Hawken was impacted by the war in practical ways as well. A Christmas letter to Hawken alumni serving in the war dated December 1, 1944 read: “Maintaining a teaching and service staff in times like these has been a headmaster’s headache. The shortage of manpower, withdrawals for various reasons, and the demands of the selective service have wrought havoc in the teaching and service staff the past three years.”  But under the able leadership of Carl Holmes, new teachers were recruited, and the staff became “reasonably complete.” Even so, teachers were asked to step up to fill in some gaps; Mort Smeed, for example, added bus driver and art teacher to his resume.

The school made a special effort to keep in touch with the “old Hawken boys” who had enlisted in the war effort. In the Christmas letter from 1943 referenced above, “Mr. Mac” wrote to them of the impact of the war on the School, mentioning the “many little things that have affected our way of life at Hawken, as elsewhere, - things connected with certain necessary restrictions in the matter of gas, rubber, food, and so forth.”  But he assured them that they “would be pleased and not a little surprised at how little the School has changed” in all the important ways.  He commented that, more than a quarter of later, five of the Ansel Road contingent “still haunt Hawken’s hallways – Stephens, Smeed, Luehrs, MacMahon, and John Ciarlillo.” Ciarlillo, a beloved fixture who oversaw maintenance at Hawken for decades, was known for singing Italian opera in Hawken’s hallways and bending nails with his teeth.

Wartime shortages left some of the school’s facilities in disrepair, and the need for a new primary school was becoming more and more apparent. As the post-war era began and shortages became a thing of the past, this need was answered when Board Chair Liv Ireland announced an anonymous gift of $50,000 for a new primary building, to be completed in 1947. Around the same time, Holmes got approval from the Board for a plan to double the size of Hawken gradually by adding a second first grade section each year for eight years. To capitalize on the post-war boom, Carl Holmes added funding for advertising to boost enrollment and grow the school, reasoning that “there may be some people out there who are making new money from war work and could send their children to private school if they knew about them and understood that they aren’t country-clubbish.”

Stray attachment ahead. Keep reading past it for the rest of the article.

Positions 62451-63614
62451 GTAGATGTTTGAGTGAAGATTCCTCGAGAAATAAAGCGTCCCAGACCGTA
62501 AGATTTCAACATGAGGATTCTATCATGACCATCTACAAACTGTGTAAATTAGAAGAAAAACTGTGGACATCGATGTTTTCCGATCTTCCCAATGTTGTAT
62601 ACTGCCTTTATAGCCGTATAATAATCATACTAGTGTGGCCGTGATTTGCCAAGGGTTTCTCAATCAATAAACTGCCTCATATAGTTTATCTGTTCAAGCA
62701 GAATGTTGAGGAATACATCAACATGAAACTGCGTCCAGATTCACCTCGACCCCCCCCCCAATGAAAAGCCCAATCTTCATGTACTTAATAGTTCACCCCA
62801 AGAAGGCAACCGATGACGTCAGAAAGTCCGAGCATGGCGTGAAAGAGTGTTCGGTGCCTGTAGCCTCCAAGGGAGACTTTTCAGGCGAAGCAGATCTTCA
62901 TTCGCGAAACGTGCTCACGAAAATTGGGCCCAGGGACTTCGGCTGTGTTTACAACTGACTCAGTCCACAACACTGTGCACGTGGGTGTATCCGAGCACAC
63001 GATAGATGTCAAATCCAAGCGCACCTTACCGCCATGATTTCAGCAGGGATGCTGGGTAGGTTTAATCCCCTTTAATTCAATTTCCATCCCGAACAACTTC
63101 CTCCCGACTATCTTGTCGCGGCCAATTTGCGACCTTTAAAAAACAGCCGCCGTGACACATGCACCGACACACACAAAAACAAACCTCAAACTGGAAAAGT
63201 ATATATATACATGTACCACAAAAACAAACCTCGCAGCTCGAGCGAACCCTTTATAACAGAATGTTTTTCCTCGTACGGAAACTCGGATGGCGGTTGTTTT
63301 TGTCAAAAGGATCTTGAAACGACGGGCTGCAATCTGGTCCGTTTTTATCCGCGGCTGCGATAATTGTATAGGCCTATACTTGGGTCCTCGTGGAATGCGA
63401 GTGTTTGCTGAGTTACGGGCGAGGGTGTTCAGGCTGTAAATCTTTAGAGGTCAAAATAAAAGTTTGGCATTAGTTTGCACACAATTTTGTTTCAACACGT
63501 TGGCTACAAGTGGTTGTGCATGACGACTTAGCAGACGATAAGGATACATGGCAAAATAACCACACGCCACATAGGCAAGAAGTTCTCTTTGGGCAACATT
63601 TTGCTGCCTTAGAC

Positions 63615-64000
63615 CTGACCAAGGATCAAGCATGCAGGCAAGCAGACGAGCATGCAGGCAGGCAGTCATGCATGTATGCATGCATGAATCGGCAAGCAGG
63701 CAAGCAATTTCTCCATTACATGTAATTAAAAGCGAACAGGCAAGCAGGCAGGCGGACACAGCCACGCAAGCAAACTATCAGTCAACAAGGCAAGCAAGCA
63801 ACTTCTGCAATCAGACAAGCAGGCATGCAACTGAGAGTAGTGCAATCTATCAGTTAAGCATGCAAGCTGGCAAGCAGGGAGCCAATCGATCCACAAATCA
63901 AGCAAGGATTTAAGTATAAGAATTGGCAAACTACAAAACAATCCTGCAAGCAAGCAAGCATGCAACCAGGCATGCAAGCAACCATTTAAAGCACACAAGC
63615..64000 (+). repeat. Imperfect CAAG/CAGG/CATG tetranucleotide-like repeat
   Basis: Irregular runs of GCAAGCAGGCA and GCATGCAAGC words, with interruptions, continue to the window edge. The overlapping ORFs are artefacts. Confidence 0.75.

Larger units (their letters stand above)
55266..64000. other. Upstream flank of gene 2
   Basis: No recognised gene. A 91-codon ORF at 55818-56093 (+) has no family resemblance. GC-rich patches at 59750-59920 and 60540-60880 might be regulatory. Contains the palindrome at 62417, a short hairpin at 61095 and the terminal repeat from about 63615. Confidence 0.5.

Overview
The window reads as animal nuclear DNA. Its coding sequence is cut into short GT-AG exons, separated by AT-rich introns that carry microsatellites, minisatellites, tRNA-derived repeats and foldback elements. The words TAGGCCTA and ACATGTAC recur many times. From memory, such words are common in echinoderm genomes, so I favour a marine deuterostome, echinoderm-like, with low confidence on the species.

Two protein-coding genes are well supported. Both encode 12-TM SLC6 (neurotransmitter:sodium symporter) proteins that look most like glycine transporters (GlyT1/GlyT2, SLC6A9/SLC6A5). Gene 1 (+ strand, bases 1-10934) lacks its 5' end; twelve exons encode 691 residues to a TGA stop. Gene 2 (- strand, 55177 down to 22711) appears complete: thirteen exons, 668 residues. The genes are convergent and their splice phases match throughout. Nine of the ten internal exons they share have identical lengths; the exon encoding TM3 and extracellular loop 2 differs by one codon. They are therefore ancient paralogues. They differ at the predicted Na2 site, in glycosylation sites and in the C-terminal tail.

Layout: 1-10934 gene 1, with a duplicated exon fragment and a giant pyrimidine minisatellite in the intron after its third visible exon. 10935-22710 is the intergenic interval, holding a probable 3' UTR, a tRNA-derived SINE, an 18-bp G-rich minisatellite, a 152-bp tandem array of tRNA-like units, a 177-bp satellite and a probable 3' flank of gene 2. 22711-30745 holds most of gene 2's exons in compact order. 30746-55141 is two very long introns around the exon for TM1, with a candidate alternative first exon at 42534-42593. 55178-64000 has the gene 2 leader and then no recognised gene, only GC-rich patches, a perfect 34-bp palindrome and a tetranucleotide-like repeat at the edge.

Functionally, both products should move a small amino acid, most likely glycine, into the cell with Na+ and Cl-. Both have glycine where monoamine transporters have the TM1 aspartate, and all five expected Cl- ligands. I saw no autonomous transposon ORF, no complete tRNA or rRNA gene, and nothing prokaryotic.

Because the school’s leadership was well aware that enrollment is directly tied to a school’s ability to recruit and retain the best teachers, faculty retirement became another major area of focus during the 1940s. In December of 1940, alumni seeded $1592 for faculty retirement, and the trustees put $2535 toward a participatory faculty pension fund, which was later consolidated with the alumni pension fund.

The 1940s also marked the start of organized alumni giving, thanks to James (Jim) Ireland, who was appointed treasurer after expressing concern over the relatively meager $6500 that had been raised through alumni gifts. As treasurer, Jim instituted the “Thousand Dollar Giving Plan,” and alumni giving showed significant growth as a result.

One of the most significant fiscal achievements of the 1940s was the merger of the Endowment Association with the Board of Trustees – something Frances Bolton proposed as a means of  ensuring that ”the trustees who are running the school also are responsible for its futures financing.” To support this effort, she offered to carry the school’s deficit at up to 20K per year for 5 years while the school raised enough money to carry the remainder of the deficit. If the school followed through with that plan, she promised a final gift of $200,000 at the end of the 5 year period – once again living up to her nickname as Hawken’s “fairy godmother.”

Toward the decade’s end, Charles Stephens stepped up as interim headmaster in 1948 when Carl Holmes took a sabbatical year to study other schools around the country, the same year that marked the opening of the new primary building, which was occupied by 26 out of the 186 boys enrolled that year.